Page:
ANTH4730 – Critical Readings in Visual Anthropology: Ethnography, Theory, and Experimentation
Schedule, syllabus and examination date
This course will introduce students to some of the most exciting theoretical discussions in contemporary anthropology, which have to do with the status of images (both moving and still // film/video and photography) as a source of knowledge, research tool, and mode of representation. Rather than being mere illustrations (such as photos in the majority of anthropological literature), or indices of things, people or events (such as in mainstream documentary film), images are here understood as producing themselves knowledge, theory and argument. Such a renewed theoretical focus on and with images is required not only to understand our increasingly mediatized global world, but also the image use in radically different societies, and indeed by anthropologists themselves. The course will be useful not only for analysis of and with the visual in our global world, but also for students wanting to think through ‘visually’ their upcoming fieldwork, and when (post-fieldwork) writing their MA thesis.
- Understand the relevance of visual anthropology for anthropological theory
- Critically assess the status of moving images, stills, and other visual media products in a global world
- Analyse and evaluate ethnographic films and other products of visual anthropology
- Explore the potential of visual anthropology for the ethnography of media productions
- Explore the potential of insights from visual anthropology for your own MA projects
- Deepen the capacity visual thought and analysis and appreciate its relevance in anthropology and beyond
- Enhance the ability to talk about one’s written and visual work (including powerpoint) and presentation skills
Students who are admitted to study programmes at UiO must each semester register which courses and exams they wish to sign up for in Studentweb.
If you are not already enrolled as a student at UiO, please see our information about admission requirements and procedures.
This course is not available for single course students.
Students must be admitted to the Master's programme in Social Anthropology, or to the Master specialisation in didactics for social science in the Teacher Education Programme (Lektorprogrammet).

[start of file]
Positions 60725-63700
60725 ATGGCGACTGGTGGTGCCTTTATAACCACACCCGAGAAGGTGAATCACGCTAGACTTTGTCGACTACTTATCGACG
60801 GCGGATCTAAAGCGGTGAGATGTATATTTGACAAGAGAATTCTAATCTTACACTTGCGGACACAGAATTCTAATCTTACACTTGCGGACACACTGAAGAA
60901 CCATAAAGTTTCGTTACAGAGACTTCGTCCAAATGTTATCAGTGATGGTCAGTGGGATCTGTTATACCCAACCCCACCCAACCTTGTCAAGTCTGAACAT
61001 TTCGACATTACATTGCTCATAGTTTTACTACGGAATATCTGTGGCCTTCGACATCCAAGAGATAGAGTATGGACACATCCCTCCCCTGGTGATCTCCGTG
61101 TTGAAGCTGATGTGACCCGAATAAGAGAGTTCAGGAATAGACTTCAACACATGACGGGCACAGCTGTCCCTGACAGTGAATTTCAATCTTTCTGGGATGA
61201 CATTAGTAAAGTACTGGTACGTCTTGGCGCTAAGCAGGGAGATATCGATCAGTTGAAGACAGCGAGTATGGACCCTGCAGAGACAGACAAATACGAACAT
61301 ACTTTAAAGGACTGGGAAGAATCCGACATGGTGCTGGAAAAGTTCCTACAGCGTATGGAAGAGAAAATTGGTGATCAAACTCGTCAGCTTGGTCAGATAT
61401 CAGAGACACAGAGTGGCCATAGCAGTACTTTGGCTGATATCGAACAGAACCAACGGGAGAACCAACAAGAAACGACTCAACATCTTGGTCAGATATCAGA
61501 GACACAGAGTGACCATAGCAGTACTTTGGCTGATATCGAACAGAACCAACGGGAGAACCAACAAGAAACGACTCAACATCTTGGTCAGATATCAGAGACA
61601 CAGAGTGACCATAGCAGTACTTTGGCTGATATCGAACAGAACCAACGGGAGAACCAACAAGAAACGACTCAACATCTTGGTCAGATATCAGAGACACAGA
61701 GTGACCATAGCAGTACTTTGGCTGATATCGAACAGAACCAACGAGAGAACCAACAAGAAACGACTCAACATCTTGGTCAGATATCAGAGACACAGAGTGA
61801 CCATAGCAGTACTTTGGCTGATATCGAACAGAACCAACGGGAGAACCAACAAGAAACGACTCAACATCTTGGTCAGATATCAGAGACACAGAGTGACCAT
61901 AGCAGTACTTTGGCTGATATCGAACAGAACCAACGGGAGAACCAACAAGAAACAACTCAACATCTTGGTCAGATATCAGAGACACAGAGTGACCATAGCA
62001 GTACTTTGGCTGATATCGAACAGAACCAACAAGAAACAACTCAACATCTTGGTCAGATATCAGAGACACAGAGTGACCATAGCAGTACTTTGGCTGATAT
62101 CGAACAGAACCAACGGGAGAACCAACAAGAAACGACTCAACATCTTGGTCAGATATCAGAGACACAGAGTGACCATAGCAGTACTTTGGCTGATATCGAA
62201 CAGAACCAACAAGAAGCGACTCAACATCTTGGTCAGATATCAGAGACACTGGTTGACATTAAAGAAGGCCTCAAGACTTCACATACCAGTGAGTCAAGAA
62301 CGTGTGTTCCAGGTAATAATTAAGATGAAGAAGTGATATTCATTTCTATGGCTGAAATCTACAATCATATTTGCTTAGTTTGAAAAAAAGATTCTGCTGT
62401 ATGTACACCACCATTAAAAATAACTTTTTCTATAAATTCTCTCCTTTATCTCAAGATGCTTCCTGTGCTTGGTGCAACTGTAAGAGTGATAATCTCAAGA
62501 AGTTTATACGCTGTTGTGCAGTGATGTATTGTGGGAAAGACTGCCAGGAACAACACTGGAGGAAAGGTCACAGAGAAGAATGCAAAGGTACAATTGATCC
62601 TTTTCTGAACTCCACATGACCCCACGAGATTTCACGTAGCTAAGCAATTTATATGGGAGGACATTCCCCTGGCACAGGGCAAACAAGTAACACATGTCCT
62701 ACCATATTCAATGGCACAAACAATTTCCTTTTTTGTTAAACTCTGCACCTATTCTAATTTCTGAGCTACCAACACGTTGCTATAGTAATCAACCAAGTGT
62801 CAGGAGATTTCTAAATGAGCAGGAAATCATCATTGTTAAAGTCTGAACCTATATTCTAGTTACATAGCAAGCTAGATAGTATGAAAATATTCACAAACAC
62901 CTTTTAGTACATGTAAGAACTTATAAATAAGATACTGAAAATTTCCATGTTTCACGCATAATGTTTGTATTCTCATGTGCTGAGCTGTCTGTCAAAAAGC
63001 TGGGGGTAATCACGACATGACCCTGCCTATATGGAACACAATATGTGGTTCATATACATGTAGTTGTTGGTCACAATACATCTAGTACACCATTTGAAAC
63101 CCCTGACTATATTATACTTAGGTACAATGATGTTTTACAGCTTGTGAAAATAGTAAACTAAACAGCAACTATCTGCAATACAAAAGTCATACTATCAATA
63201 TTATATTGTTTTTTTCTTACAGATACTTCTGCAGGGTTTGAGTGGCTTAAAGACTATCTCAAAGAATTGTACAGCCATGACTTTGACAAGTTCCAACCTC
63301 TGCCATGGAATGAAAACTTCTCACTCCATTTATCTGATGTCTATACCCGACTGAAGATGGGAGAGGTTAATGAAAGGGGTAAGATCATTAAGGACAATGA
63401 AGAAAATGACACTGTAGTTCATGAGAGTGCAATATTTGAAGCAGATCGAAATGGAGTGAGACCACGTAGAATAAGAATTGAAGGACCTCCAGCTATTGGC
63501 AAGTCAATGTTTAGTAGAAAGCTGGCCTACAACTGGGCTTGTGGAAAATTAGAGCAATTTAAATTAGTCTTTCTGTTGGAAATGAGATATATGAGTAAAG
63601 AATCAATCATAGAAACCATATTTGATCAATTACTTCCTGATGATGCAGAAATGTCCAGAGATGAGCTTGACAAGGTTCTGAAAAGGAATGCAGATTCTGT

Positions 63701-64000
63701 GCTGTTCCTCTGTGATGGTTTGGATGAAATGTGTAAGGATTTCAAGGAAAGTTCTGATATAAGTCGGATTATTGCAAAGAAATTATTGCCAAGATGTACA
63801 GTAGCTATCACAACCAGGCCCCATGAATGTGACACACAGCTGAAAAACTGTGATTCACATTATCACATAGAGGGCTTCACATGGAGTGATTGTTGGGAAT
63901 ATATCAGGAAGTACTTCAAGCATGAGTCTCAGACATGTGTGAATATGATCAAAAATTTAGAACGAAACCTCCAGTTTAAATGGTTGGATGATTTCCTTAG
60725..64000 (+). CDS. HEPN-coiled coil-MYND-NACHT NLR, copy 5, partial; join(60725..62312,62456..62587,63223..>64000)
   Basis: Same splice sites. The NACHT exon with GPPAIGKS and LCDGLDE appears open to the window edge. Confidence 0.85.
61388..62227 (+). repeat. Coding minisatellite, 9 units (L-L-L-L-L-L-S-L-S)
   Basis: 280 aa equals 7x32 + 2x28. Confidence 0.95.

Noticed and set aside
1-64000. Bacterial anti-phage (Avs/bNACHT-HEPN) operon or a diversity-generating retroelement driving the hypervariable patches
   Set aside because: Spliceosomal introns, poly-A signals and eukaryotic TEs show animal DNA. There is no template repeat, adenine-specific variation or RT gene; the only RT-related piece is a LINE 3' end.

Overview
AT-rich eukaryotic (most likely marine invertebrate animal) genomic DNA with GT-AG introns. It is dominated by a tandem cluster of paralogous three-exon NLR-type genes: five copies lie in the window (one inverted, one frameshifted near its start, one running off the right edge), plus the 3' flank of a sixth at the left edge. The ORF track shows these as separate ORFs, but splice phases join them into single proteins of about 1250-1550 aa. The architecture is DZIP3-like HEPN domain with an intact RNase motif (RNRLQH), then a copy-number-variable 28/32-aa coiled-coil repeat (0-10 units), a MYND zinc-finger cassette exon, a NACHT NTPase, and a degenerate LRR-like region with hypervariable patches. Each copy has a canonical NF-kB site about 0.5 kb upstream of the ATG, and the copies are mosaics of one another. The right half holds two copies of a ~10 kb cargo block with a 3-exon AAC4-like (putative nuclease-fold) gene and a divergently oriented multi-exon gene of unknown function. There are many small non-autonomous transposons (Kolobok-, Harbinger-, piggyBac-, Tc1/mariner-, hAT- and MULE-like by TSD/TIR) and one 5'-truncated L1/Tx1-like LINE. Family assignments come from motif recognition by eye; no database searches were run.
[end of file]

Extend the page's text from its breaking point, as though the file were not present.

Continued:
Lectures (including film screenings), discussions based on readings, and student presentations. In the presentations students will discuss the literature in relation to their projects, and can also present their own photos or film-clips (or, alternatively, other examples from film/video and photography), and discuss them in light of the literature.
The examination will consist of:
- a visual presentation to a satisfactory visual standard (Powerpoint, Prezi or similar with fully edited slides, film /video clip, photographic, or multimedia essay).
- a written essay of minimum 1200 words based on the visual presentation. The essay must be prefaced by a bullet point / abstract, and is to be circulated in class on the day of the presentation. Note that this examination will take part during the course, within the class sessions.
Both the visual presentation and the essay are mandatory, and must be approved in order to pass the course.
Language of examination
The examination text is given in English, and you submit your response in English.
Grades are awarded on a pass/fail scale. Read more about the grading system.
Explanations and appeals
In case of appeal against grades, the visual product and the essay will be assessed again by two new examiners. If both are considered satisfactory, students must give a presentation of the visual product to the new examiners. Both the presentation and the essay must be approved to pass the course.
Resit an examination
Withdrawal from an examination
It is possible to take the exam up to 3 times. If you withdraw from the exam after the deadline or during the exam, this will be counted as an examination attempt.
Special examination arrangements
Application form, deadline and requirements for special examination arrangements.
The course is subject to continuous evaluation. At regular intervals we also ask students to participate in a more comprehensive evaluation.